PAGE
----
Zoopla UK Cities House Price Index
- House price inflation in UK stands at 1.7% as per the Zoopla Hometrack analysis
- Glasgow grew highest at +5.1% whereas prices in London registered negative growth -0.5% over last 12 months
- Discounts to asking price increased in 2019 Q1 across nearly all cities. With the exception of Leicester, these discounts are increasing off a relatively low base and indicate that buyers are not prepared to keep pace with asking price growth
Price growth weakens across southern England
UK city house price growth is running at +1.7% down slightly which was on the level of 1.9% one year ago. There are variations in price growth between cities with an annual growth ranges from a high of 5.1% in Glasgow to -0.5% in London. The smallest spread in annual growth recorded across the 20 cities since 1996.
|Month||3 month change||% YoY||Average Price|
Fastest growing city has slowest growth since 2012
London was the fastest growing city in 2014 where house prices were growing at an annual rate of 18%. Growth rate grew further 3 years ago due to the rising demand and Stamp Duty changes in April 2016. Since then, the rate of price growth has slowed to 5.1%. The last time the fastest growing city was at this level was in London seven years ago, at the end of 2012, just as the house price growth started to accelerate
Pace of growth weakens across southern cities
Looking across the 20 cities, house price growth is higher than a year ago in eight cities. The deceleration in price growth has been most marked in southern England with Bristol, Portsmouth, Bournemouth and Southampton all registering price inflation at or below 2.5%.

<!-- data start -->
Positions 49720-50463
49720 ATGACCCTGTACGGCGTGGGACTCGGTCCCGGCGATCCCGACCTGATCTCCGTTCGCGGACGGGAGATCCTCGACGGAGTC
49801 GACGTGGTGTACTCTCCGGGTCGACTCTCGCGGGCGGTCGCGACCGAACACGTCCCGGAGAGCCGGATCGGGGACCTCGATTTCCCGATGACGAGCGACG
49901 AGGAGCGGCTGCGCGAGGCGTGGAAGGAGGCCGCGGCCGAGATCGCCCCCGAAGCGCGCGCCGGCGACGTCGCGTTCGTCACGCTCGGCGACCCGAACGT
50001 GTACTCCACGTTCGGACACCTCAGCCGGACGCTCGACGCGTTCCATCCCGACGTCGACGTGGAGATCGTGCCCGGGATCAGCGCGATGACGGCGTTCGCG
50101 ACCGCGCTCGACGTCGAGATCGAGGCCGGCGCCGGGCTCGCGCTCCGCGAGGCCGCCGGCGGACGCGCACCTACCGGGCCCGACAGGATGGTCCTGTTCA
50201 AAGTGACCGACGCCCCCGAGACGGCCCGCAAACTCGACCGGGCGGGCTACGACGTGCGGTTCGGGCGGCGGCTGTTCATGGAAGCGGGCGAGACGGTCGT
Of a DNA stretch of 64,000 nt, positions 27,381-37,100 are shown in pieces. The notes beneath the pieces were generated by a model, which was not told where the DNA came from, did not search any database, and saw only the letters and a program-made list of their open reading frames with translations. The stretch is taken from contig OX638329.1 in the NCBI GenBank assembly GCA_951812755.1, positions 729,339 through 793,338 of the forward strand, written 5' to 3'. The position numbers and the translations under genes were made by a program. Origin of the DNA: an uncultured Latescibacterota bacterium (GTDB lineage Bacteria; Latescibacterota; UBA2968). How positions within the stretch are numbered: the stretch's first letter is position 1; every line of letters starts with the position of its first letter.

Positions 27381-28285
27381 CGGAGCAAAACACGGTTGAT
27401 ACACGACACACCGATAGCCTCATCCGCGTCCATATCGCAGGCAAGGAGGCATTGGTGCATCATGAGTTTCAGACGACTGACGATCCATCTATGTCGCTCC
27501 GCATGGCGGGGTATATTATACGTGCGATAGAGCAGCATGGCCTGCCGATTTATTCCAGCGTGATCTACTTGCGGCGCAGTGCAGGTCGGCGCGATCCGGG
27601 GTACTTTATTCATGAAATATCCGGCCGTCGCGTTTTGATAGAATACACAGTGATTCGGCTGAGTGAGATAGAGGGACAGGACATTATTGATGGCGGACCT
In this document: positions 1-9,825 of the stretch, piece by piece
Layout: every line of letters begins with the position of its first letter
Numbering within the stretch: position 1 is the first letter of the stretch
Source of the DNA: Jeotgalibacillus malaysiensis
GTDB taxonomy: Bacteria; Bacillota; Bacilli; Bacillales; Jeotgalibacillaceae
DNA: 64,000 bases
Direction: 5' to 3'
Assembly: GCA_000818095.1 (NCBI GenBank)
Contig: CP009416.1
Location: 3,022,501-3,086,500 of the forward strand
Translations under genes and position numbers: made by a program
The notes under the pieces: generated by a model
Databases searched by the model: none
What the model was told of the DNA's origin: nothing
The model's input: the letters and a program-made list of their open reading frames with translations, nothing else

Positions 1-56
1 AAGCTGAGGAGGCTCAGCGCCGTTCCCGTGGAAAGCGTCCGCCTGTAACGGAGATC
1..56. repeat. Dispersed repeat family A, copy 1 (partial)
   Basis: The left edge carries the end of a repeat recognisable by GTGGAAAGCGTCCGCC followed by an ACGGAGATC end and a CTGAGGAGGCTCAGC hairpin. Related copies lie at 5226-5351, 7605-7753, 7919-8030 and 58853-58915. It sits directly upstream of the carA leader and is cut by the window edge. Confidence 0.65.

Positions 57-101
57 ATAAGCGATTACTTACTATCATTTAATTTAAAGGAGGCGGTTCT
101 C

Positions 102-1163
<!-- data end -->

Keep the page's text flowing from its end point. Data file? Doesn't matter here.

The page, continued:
Discounts still increasing in London
In London the average discount from the asking price has increased from just 1% in 2016 to 4.8% over 2018 and 5.7% today. Price falls have been concentrated in inner London areas where discounts are largest and average 7.6%. Buyers in the most central areas continue to obtain double digit discounts. In outer London and the commuter areas, discounts average 5.1%.
House price growth tracks earnings in long term
House price growth continues to moderate with the slowdown now extending beyond southern England. House prices have displayed 5-7 years of strong house price inflation comparative to the growth in average incomes.
Lower mortgage rates supported increased buying power and higher prices, but the impact is weakening with mortgage rates having bottomed out two years ago at c.1.5% and new mortgage regulations limiting the ability of households to push affordability.
Once lower mortgage rates are fully priced into the housing market then house price growth should track the growth in earnings long term hence the recent convergence in city house price growth. In the short term it is expected that the price adjustment in London shall continue although sales volumes are expected to tick upwards. The slowdown in the rate of growth will extend further across the south of England while continued above average house price growth is expected in regional cities where employment levels continues to grow, and affordability is attractive.